But that kid from Podunk, now unloading freight at the big-box store, is a universe away from Oxford and a Capuchin friar buddy.
He goes to Podunk all decorated up in geraniums and the rest of his life is a 'college man.'
The village of Podunk looks down on the neighboring town of Hardscrabble.
Even with the steady cycle of tourists they gaze at each newcomer as though he were the latest comer to Podunk.
I have an engagement to trim a deacon in Podunk this evening.
He also had other holdings "neer Podunk," and "on ye highway leading to Farmington."
As the Podunk Gazette would say, 'A very pleasant time was had by all.'
Eliminate the 69 personal touch from half the preserve closets of Podunk and you rob them of their glory and half of their flavor.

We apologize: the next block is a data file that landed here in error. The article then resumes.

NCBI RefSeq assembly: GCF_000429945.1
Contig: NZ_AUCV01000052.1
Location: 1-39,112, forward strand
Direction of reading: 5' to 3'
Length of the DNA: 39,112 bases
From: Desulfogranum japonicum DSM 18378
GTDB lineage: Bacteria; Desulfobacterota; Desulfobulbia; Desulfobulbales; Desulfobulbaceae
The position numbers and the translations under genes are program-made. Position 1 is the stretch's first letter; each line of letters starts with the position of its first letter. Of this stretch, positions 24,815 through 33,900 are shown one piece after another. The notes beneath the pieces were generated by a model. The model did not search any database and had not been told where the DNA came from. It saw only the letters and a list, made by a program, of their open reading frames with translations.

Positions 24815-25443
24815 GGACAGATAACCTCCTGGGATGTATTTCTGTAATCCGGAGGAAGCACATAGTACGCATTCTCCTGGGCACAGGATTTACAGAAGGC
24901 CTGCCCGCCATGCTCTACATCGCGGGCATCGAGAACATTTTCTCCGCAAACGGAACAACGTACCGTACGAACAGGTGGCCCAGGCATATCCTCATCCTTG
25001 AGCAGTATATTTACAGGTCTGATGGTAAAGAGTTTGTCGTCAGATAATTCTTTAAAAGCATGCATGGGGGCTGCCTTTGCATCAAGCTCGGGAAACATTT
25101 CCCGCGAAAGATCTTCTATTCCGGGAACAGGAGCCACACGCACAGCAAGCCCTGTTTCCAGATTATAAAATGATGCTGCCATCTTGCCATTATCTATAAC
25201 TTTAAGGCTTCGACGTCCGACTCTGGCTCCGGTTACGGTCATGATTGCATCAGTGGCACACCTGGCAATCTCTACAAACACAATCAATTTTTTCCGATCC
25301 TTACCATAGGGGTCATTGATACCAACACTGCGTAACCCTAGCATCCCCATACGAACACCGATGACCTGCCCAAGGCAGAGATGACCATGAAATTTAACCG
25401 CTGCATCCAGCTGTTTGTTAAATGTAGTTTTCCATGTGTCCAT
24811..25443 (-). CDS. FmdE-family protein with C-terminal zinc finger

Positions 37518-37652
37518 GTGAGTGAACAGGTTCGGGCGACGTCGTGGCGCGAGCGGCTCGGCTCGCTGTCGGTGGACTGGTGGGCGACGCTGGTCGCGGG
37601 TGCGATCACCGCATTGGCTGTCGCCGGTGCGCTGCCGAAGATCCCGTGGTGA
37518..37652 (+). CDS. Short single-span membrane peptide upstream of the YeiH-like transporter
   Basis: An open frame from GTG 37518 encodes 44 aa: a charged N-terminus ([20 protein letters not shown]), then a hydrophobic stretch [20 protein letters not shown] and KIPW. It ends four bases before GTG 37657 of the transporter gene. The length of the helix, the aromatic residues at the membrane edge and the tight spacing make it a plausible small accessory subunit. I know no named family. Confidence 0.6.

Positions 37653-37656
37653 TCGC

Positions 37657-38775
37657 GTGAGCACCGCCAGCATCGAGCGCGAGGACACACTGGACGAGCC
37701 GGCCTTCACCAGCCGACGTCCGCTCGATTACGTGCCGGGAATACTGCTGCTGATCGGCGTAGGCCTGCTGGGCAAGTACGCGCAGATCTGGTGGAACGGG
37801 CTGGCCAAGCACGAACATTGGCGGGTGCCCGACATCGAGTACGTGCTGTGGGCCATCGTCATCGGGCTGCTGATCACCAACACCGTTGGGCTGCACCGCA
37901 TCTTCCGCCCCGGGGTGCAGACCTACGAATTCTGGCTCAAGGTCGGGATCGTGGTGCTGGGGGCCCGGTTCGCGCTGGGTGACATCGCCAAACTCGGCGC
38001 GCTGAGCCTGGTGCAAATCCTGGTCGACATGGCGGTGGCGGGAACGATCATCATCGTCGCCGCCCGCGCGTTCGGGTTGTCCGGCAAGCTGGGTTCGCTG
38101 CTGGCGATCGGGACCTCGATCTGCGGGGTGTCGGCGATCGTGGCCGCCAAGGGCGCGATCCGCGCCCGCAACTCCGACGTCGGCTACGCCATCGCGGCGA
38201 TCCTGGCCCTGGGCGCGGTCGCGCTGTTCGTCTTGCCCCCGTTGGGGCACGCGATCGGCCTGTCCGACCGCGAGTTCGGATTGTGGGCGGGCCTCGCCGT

The women of Podunk began to know their birds and to call them by name.
In obedience to this inexorable law Podunk was making ready.
legendary small town, 1846, originally the name of a small group of Indians who lived around the Podunk River in Connecticut; the tribe name is in colonial records from 1656 (as Potunck), from southern New England Algonquian (Mohegan or Massachusetts) Potunk, probably from pautaunke, from pot- "to sink" + locative suffix -unk, thus "a boggy place." Its popularity as the name of a typical (if mythical) U.S. small town dates from a series of witty "Letters from Podunk" which ran in the "Buffalo Daily National Pilot" newspaper beginning Jan. 5, 1846.
The legendary small country town; East Jesus, jerk town
[1843+; originally an Algonquian place name meaning ''a neck or corner of land,'' used for several places in New England; also the name of a small tribe]